« Les travaux d'aménagement des espaces publics dans cette partie du Quartier des spectacles représentent une belle occasion de faire une place importante à l'art public. L'intégration d'une œuvre fragmentée en cinq éléments distincts permettra aux passants d'en faire une lecture séquentielle et ce parcours véhiculera très certainement l'identité unique de cet espace qui constitue le cœur culturel de la métropole. En tenant un concours visant l'intégration d'une nouvelle œuvre d'envergure, nous réaffirmons notre engagement à favoriser l'accès à l'art public aux quatre coins de la ville et je tiens à féliciter les six finalistes qui, par leur parcours et leur créativité, ont su se démarquer auprès des membres du jury », a déclaré Mme Fotopulos.
       
      L'œuvre fragmentée qui découlera de ce concours s'intégrera aux cinq plateformes qui seront aménagées prochainement sur le côté est de la rue Jeanne-Mance, entre la rue Sainte-Catherine et le boulevard René-Lévesque. Les cinq éléments qui constitueront l'œuvre permettront aux passants de faire une lecture narrative de l'œuvre ainsi que de l'espace qui l'accueille et contribueront grandement à mettre en valeur l'art public dans le Quartier des spectacles. Clin d'œil à ce haut-lieu du divertissement culturel, l'œuvre devra témoigner de la nouvelle identité de ce secteur, véritable témoin de la créativité et de la diversité culturelle montréalaise.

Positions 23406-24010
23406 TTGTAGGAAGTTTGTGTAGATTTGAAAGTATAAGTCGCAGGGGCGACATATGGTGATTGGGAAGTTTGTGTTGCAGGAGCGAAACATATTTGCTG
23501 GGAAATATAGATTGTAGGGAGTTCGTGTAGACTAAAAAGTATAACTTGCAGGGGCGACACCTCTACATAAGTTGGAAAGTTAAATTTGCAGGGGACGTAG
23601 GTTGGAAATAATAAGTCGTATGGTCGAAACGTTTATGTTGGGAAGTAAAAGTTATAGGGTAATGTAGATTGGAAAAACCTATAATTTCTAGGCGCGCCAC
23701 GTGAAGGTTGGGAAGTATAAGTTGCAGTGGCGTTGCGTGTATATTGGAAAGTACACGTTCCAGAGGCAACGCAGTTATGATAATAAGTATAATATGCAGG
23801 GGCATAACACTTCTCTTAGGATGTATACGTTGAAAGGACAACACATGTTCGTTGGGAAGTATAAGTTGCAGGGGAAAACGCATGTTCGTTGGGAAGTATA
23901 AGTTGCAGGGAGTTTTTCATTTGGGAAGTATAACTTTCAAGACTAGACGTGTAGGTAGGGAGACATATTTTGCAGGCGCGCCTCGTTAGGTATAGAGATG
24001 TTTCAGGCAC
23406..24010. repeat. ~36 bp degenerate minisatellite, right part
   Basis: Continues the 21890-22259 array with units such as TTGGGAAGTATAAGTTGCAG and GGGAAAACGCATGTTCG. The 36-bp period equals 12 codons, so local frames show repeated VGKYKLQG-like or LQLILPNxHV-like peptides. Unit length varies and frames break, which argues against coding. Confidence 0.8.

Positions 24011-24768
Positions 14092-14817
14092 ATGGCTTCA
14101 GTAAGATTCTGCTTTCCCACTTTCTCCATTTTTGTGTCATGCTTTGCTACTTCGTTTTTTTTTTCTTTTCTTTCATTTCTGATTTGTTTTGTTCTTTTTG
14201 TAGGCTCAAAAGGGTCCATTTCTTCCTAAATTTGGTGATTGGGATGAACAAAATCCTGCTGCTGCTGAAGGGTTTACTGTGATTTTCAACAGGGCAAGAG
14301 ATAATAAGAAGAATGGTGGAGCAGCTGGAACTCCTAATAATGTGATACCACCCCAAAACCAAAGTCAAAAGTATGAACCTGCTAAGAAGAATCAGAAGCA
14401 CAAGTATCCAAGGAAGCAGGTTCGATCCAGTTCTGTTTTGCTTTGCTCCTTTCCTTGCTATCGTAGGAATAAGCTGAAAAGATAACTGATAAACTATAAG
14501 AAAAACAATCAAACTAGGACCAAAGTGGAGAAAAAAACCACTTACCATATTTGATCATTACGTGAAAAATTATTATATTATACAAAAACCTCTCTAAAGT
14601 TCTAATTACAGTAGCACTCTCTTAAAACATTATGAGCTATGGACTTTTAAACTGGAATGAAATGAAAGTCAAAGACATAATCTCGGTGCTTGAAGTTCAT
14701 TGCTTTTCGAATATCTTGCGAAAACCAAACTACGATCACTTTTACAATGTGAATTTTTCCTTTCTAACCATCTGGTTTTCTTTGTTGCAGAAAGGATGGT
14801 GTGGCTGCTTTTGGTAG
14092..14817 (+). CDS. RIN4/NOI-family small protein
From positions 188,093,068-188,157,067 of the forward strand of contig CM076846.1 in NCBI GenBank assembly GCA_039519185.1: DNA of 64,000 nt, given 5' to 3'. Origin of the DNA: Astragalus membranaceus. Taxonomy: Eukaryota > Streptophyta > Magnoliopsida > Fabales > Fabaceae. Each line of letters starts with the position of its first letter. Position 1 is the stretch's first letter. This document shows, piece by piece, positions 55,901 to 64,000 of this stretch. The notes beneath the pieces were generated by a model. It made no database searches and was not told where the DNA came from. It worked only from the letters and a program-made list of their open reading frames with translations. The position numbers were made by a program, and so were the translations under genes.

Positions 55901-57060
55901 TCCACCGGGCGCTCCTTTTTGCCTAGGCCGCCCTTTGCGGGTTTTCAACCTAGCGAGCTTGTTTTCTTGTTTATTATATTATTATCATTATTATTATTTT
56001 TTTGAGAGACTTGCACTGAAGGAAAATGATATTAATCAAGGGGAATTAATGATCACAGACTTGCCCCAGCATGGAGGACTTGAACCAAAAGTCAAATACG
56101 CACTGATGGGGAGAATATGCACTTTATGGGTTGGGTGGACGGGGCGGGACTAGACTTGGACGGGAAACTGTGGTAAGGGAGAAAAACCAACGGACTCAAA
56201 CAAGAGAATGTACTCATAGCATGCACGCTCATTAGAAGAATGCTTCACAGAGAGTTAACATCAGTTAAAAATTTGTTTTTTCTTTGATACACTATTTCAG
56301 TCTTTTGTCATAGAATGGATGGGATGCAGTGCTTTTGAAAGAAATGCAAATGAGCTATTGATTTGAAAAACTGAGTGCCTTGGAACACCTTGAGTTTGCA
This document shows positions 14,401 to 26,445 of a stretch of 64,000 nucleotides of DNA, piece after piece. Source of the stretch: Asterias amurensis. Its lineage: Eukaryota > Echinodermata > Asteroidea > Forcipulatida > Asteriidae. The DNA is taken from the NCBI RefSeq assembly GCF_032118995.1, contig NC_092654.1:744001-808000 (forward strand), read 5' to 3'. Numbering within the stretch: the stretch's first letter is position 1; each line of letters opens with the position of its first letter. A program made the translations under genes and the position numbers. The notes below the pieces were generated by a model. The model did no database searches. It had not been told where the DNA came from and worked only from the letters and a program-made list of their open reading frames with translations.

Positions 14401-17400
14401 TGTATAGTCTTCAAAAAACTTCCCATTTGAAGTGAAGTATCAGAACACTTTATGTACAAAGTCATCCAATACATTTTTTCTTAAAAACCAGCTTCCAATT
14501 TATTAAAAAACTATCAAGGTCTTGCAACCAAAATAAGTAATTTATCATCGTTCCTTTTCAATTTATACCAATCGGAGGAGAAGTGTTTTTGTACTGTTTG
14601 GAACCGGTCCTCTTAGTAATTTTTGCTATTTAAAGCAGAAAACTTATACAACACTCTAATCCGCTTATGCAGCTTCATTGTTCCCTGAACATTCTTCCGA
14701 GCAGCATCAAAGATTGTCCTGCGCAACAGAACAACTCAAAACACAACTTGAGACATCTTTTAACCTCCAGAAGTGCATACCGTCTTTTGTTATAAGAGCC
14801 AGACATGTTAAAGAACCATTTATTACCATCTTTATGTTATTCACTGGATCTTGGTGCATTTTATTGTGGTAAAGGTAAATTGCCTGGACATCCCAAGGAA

Rappelons que ce projet sera réalisé dans le cadre de la Politique d'intégration des arts à l'architecture et à l'environnement des bâtiments et des sites gouvernementaux publics du gouvernement du Québec. En outre, dans son cadre d'intervention en art public adopté en juin 2010, la Ville s'est engagée à intégrer l'art public dans tous les grands projets d'aménagement urbain sous sa responsabilité et à inciter chacun des arrondissements à se doter d'un plan d'intervention dans ce domaine.
       
      À propos des finalistes
       
      David Armstrong-Six est représenté à Montréal par la Parisian Laundry. Ses œuvres ont été présentées notamment à la Kunstlerhaus Bethanien à Berlin (2012), à la Biennale de Montréal (2011) et au Musée d'art contemporain de Montréal (2008).
       
      Valérie Blass est représentée à Montréal par la Parisian Laundry. Elle a remporté le Prix Louis-Comptois de la Ville de Montréal en 2010 et le Musée d'art contemporain de Montréal lui a consacré une exposition solo en 2012.
       
      Michel de Broin est représenté à Barcelone par la Galerie Toni Tàpies. Il a réalisé plusieurs œuvres d'art public tant au pays qu'à l'étranger, notamment Révolutions et L'arc qui font partie de la collection municipale. Il présentera une rétrospective de son travail au Musée d'art contemporain de Montréal en 2013.